The terrorist has been a familiar figure in pop mythology for practically all of this benighted century. He began, in newspaper cartoons, almost as a figure of fun -- a small man, heavily bearded, carrying a bomb that looked like a bowling ball with a wick coming out of it. In the last generation, terrorism and extortion have become a historic leitmotif, and the image of the terrorist has evolved in the popular imagination to resemble Che Guevara, Yasser Arafateven, most remarkably, Patricia Hearst
In "Proteus," Morris West brings out some relatively overlooked aspects of terrorism. He points out that governments have been the largest and most successful agents of terror in our time, and he introduces to the public mythology a new kind of terrorist: a middle-aged man, wealthy, dressed in a tailored business suit, carrying a briefcase and saying unspeakable things in a soft, well-modulated voice.
West's new-style terrorist is John Spada, 55, of New York, president of a multinational corporation and also of a secret but benign international organization called Proteus. The story of how he is driven to blackmail an entire planet is a harrowing one, not quite so incredible as the reader might wish, and it confronts head-on one of the most agonizing moral dilemmas of our time. It is told with more clarity than elegance, but this is expected of the author, whose novels tend to be interesting for their ideas rather than their style.
The basic idea in "Proteus" is one that has become almost self-evident in the last few generations: that the lowest common denominator is becoming the norm in many situations of public conflict -- that the rule of law, reason and traditional moral systems is yielding to a near-spasmodic system of threat and counterthreat. The corollary is that a decent human being trapped in this dialectical process has no option, short of surrender, except to become like his adversary, to adopt tactics that he despises for the sake of survival.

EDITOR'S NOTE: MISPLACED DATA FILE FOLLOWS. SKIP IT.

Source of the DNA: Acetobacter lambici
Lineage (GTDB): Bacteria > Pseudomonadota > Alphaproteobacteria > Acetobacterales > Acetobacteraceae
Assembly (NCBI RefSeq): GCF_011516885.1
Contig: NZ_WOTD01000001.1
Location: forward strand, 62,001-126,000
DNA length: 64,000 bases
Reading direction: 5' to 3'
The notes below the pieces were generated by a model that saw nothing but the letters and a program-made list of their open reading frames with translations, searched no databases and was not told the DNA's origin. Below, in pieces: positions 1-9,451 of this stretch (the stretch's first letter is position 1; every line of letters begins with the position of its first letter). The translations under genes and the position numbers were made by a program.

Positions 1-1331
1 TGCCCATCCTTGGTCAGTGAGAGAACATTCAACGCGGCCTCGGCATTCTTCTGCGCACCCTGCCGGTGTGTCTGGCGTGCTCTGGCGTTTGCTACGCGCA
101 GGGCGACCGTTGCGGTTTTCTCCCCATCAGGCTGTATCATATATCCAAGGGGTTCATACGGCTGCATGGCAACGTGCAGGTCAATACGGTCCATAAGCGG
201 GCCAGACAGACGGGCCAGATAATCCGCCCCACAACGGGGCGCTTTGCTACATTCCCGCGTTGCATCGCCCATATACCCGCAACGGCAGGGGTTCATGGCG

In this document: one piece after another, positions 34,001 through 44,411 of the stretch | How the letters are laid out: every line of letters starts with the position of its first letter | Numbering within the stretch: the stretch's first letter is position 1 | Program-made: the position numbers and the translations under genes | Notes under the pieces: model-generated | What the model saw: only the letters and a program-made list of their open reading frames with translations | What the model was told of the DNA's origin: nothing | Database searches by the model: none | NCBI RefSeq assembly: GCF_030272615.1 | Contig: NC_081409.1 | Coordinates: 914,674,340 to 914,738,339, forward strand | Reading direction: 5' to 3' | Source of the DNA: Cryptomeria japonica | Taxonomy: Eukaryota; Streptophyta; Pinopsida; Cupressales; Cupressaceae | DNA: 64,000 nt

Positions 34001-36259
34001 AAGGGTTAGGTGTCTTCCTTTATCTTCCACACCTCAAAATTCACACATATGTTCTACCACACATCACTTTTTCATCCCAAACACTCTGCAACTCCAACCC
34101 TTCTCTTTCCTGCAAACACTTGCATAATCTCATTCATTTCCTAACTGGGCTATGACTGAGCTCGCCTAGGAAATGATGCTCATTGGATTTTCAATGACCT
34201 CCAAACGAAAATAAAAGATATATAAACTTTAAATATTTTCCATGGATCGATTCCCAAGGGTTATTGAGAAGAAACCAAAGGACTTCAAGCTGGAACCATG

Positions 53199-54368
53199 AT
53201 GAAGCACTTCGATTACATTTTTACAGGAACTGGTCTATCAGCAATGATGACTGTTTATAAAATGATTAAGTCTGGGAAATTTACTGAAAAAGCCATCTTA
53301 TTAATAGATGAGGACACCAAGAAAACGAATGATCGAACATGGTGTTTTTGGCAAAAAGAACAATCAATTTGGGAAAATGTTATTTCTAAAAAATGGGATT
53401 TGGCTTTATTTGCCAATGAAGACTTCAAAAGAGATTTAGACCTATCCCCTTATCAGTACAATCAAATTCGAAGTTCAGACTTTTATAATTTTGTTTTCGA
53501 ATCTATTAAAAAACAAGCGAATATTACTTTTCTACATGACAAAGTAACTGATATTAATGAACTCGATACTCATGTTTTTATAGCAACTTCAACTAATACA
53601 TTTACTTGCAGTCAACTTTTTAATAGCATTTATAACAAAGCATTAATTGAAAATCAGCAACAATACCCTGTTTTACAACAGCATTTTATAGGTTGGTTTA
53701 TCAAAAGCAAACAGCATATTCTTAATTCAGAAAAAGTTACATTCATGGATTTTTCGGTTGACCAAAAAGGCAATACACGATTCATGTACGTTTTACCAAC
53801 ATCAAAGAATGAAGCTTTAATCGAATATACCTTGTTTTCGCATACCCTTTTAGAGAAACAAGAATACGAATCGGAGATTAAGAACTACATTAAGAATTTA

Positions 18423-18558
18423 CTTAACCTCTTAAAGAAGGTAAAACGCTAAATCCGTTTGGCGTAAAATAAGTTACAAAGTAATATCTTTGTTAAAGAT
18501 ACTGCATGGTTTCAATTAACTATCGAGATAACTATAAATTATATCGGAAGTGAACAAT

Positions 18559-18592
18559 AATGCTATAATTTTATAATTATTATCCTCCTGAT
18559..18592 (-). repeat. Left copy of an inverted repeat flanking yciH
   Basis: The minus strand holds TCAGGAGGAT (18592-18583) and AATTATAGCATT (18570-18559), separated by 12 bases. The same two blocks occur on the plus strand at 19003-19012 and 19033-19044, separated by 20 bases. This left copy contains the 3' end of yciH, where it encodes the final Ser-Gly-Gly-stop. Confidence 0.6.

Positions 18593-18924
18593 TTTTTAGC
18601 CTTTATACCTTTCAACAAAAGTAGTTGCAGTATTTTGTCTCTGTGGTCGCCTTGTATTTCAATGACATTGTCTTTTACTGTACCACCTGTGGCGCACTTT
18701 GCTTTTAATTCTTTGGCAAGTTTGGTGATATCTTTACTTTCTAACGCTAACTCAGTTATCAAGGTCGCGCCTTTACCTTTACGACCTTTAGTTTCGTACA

Historically, the process was shown in World War II when the United States put some of its own citizens in concentration camps as part of its struggle against Japan, and later when a system of informants, loyalty tests and secret dossiers was set up to combat Stalinism. West puts the same dilemma in a more personal and contemporary context in the words of Hugo von Kalbach, a German philosopher who has just written a book called "The Phenomena and Epidemiology of Violence," and who will be killed by a terrorist in the course of the novel:
"We are all familiar with the phenomena, the things that happen: assassination, hijacking, bombing, the violence practiced by police, by security men, by professional torturers... It is our response which is in question. How far can we go? What morality applies?... I have written not an answer but a riddle: 'If I act, I become one of them. If I act not, I become their slave.'"
Later, after Spada's daughter and her husband (a crusading journalist) are imprisoned and tortured by the government of Argentina, Von Kalbach answers his own riddle: "There is no way to bargain with evil. You have to fight it -- even to death." And this is what John Spada finally does, with a gesture that is ultimately as futile as it is spectacular. He develops a bacteriological weapon, arms members of the Proteus organization with it and threatens to unleash it against the population of the world unless all governments holding politicall prisoners set them free.
The aftermath is more realistic than this dramatic twist of the plot: stormy rhetoric in the United Nations, cool calculations of "acceptable" casualty figures, quibbling and offers of token compliance. Ultimately, Spada accepts defeat and commits suicide, because although he can make noises like a terrorist ("I'm a civilized man, for Christ's sake, and in half a year they've stripped me naked, back to barbarism. Now they'll contend with the beast they've made!"), he is not one at heart. A true terrorist would have unleashed his weapon, finding in death and chaos the true vindication and satisfaction he has been seeking.
Like von Kalbach, West has written not an answer but a riddle; the problem he faces is not technical but moral, and his answer is not hard to find, only to accept. It is that if we are to survive in a world of terrorism we will inevitably have to descend to the level of the terrorists -- or, at best, delegate such a role to some part of our government. There may be some comfort in the fact that the author clearly finds this answer as unacceptable as most readers will find it. But I'm afraid it's small comfort.